Nationally, there were 16,939 child cruelty and neglect offences recorded by police in 2017/18, up from 7,965 in 2012/13.
In Nottinghamshire, the number of offences recorded by police rose from 63 in 2012/13 to 351 in 2017/18.
Reports to the police included extreme cases of when a parent or carer deliberately neglected, assaulted, abandoned or exposed their child to serious harm.
The NSPCC has now launched its Light for Every Childhood Christmas appeal to raise awareness of child neglect - the most common type of abuse affecting children in the UK.
Last week Nottingham Council House lit up in the charity's trademark to show support for the appeal, with the Houses of Parliament and BT Towers following suit last night (Monday).
The amount of police offences is mirrored by the number of calls made to the NSPCC helpline – totalling 19,937 last year about children suffering neglect - with three quarters referred urgently to police or children’s services.
Detective Chief Inspector Peter Quinn, head of child protection for Nottinghamshire Police, said: “Child cruelty and neglect is a serious concern and I personally welcome this increase in the number of children being safeguarded.
“As a partnership we have worked hard to equip professionals, including Police Officers with the skills and knowledge necessary to identify risks to children at an early stage and ensure they get the care and support they need.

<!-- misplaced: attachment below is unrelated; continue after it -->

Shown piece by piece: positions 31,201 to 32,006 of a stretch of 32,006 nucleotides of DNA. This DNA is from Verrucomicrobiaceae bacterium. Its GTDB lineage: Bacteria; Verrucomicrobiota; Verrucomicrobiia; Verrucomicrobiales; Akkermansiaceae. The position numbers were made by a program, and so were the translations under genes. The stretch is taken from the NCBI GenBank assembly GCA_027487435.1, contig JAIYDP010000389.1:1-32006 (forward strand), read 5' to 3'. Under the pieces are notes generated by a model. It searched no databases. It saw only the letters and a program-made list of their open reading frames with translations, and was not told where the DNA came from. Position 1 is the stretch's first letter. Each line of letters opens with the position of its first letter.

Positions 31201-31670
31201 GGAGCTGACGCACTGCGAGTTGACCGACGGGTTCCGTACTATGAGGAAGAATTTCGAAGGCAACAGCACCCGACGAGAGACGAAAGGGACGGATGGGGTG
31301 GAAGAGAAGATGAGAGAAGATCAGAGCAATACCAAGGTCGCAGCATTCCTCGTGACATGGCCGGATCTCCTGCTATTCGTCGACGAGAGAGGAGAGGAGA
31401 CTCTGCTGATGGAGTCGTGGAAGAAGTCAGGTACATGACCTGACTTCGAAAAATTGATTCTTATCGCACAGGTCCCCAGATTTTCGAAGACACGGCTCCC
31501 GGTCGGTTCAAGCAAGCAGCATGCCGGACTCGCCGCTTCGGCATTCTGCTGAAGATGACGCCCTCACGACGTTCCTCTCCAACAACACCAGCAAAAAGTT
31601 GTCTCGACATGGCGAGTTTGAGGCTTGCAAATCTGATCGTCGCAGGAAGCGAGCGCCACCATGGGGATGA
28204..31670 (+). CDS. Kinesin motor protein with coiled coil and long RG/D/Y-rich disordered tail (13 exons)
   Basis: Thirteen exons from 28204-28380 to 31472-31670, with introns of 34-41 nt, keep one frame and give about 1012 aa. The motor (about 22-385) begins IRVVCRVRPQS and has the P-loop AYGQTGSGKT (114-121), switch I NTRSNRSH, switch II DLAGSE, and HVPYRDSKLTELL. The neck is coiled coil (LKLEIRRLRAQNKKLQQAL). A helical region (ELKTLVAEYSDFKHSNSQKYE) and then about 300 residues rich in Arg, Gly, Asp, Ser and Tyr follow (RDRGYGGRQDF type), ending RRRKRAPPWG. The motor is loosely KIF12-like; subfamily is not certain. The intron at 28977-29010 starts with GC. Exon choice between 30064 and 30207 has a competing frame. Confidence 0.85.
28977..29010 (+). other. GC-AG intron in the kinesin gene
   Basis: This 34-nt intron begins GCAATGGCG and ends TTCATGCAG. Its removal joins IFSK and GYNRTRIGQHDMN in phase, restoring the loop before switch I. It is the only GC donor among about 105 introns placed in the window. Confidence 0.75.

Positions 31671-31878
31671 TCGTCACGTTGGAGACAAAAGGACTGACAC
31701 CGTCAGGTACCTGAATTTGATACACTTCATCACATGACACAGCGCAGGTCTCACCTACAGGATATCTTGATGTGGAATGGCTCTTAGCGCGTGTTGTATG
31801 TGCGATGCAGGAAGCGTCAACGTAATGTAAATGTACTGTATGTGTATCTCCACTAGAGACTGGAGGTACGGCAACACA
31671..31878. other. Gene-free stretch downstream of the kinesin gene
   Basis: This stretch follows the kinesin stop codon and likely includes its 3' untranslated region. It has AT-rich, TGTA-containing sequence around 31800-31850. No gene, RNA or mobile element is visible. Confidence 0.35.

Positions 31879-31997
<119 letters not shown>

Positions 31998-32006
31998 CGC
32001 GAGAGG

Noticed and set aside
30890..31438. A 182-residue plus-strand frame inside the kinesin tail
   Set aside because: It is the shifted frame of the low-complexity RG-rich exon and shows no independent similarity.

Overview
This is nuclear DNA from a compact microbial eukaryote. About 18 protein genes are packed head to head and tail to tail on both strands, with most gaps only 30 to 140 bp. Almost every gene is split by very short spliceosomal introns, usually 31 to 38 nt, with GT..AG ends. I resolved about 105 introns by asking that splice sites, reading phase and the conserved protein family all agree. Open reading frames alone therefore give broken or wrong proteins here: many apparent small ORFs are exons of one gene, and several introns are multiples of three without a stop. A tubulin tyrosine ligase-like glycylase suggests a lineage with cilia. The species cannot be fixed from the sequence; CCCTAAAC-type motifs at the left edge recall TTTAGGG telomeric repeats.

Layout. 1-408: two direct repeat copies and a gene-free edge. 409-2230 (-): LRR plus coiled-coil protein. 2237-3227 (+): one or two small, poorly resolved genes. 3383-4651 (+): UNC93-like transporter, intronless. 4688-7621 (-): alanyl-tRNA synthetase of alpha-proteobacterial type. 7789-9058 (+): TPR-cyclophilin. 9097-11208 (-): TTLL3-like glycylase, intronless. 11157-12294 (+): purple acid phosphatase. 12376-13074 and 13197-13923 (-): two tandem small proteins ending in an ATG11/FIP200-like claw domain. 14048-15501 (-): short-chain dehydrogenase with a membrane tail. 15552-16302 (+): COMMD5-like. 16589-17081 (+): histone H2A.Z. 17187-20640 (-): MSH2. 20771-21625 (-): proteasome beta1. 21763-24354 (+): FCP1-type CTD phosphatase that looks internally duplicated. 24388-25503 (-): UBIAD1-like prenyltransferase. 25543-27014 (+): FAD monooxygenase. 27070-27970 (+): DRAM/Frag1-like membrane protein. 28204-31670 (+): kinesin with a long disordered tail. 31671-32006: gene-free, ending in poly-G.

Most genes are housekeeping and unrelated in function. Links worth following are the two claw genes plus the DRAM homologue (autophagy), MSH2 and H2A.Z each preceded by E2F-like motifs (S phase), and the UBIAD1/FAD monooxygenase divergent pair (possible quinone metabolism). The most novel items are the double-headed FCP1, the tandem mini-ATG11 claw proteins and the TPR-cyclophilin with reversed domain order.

“I consider this increase to be evidence of improvements in our collective response to neglected children and hope it will encourage people to report any concern they may have for a child.”
One NSPCC helpline practitioner has spoken about a recent referral she made to the police.
Tracey Hamer, NSPCC helpline practitioner said: “The police went out to do a welfare check, and later told me that mum had been found unwell and violently vomiting and unable to care for her 3-year-old daughter.
“The house was in a state of disrepair and the kitchen worktops were covered in dirty crockery with mould on them. The washing machine was broken, and mum said that water would come up through the pipes when she tried to use it so she couldn’t clean any clothes."
Recorded police offences of this type reveal only a fraction of neglect cases, as social workers will step-in when parents cannot meet the needs of their child. They put a plan in place to prevent issues from escalating.
Last year there were 27,856 children in the UK on a child protection plan or register for concerns involving neglect.
The NSPCC Christmas Appeal is calling for donations to its helpline - which is open throughout the holidays – so it can be there for children suffering from neglect at Christmas and all year round.
Peter Wanless, CEO of the NSPCC said: “It’s unclear exactly why the number of child neglect and cruelty offences has risen so dramatically, but greater public awareness and improvements in how police record offences could be factors, along with deeper societal issues.
“Whatever the reasons for the increase in child neglect there is something we can all do about it now, we need to be aware of vulnerable children and be ready to report it to the NSPCC or the authorities if we are concerned for their safety or wellbeing.
“We are appealing to the generous nature of the public to support our Light For Every Childhood Christmas Appeal to help us be there for even more young people in need.”Just Â£5 pays for the helpline to answer a call about child neglect, to donate visit the NSPCC website.Adults concerned about a child can contact the NSPCC helpline seven days a week on 0808 800 5000, or email [email protected]